Dave was a fantastic Microwave engineer and over his career he set up numerous Microwave radio systems in the U.S. and other places around the world.  Later, he taught electrical engineering at San Jose State University.

A joint memorial service for Dave and Rosemarie will be held at a later date.

Dave’s friend Joe Weed wrote about Dave’s musical career:

David Wunsch left us all with colorful memories of his harmonica and penny whistle playing, his unique style of singing, his stories about country musicians he’d known in his days in Houston, and with a gaping void that nobody will fill.

David was passionate about music, and enthusiastic about playing. It didn’t matter what the music was, as long as it was rootsy and expressive. Bluegrass, country, celtic, old-timey, contra, jug-band, pizza parlor favorites — all of these lit a fire in David, and he would play any and all of the above as long as there was an audience. Or even longer.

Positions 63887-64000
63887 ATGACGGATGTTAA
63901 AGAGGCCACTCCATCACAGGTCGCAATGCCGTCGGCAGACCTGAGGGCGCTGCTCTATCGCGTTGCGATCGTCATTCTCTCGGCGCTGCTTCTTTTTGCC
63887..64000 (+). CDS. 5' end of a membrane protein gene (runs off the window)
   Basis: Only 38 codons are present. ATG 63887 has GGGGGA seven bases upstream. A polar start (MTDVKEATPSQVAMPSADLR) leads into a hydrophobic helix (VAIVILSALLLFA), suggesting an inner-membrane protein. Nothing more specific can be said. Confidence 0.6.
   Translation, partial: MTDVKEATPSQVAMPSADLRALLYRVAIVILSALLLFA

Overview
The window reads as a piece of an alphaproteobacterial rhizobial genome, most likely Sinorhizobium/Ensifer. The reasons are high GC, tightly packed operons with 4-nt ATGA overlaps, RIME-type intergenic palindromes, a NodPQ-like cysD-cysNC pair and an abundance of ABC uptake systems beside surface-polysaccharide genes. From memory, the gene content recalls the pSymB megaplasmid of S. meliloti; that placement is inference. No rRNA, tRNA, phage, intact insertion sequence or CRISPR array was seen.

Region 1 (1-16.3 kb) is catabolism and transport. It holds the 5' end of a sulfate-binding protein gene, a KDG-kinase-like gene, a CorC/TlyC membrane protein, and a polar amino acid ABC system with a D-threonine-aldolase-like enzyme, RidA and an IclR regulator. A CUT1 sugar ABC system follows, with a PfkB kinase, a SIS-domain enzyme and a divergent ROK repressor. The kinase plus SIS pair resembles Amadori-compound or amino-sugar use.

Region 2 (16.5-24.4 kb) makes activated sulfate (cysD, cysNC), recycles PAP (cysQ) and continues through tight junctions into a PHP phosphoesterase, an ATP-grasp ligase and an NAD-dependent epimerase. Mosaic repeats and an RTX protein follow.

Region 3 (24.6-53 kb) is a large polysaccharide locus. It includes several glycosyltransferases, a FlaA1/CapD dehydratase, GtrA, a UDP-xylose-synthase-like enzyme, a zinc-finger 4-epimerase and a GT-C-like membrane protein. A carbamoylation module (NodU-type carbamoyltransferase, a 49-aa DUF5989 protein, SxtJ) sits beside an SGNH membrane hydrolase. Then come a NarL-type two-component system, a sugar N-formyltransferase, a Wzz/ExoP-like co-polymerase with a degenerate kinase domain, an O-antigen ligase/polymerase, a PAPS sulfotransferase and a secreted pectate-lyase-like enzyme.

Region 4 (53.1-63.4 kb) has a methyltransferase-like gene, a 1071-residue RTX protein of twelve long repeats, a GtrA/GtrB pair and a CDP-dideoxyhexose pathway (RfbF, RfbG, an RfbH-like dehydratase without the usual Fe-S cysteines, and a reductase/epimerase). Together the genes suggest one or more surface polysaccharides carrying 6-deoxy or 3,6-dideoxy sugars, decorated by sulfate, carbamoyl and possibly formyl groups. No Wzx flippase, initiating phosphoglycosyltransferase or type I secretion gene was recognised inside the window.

I met David Wunsch in 1977, when I was playing with Chuck McCabe and Brandy Bento in a group we called the Pensacola Flash. At a gig one lonely weeknight at a bar in Campbell,  I noticed an odd-looking guy with a crew cut in the front table. He listened intently to everything we played, and clapped after every tune. Eventually he sent up a round of drinks. So we chatted on the break, and he told us he was drowning his pain in beer, because his wife Rose was in Chicago, taking care of her ailing mother.  He said his name was David Wunsch, and he played a little music as a hobby. He was there the next week, and told us he had his harmonicas with him. He asked if he could sit in with the band. Wary, as always, we waited until the end of our 3rd set, and then had him come up and play. One tune turned into 4 or 5, as frequently happened with David. And a friendship was born.